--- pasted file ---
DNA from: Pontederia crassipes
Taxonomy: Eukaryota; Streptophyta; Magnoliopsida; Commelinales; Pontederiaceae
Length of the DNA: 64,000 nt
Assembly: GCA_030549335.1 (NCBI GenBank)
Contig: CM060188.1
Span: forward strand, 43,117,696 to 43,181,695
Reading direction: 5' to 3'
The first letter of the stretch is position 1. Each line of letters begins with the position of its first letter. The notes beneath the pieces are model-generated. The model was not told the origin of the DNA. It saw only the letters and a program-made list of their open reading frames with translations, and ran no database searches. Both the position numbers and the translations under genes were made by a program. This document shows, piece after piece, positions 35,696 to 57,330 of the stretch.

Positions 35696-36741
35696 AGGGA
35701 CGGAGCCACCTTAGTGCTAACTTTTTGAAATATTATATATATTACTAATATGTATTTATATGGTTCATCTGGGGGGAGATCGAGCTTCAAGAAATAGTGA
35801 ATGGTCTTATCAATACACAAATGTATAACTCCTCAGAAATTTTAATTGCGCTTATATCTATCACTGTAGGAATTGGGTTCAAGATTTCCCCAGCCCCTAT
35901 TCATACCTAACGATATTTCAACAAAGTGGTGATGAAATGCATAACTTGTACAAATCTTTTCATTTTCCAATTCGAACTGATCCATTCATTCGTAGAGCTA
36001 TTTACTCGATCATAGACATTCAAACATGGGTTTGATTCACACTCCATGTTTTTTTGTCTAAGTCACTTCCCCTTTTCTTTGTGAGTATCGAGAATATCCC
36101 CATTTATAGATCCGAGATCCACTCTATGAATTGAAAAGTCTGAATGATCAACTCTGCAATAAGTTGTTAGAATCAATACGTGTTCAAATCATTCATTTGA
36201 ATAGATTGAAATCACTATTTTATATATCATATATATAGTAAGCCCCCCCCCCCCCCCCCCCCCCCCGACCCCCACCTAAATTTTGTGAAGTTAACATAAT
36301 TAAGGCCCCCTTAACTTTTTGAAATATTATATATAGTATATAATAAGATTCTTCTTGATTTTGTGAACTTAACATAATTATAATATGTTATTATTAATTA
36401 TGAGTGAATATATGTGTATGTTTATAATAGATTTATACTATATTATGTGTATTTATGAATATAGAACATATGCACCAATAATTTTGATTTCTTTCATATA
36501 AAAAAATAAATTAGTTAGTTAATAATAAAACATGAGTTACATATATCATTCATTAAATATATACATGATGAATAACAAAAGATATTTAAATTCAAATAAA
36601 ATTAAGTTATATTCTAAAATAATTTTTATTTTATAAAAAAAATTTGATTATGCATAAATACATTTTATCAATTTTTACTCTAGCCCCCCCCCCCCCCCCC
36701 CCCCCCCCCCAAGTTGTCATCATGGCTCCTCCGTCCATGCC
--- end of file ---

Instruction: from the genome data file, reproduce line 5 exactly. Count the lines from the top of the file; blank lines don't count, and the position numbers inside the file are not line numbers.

Contig: CM060188.1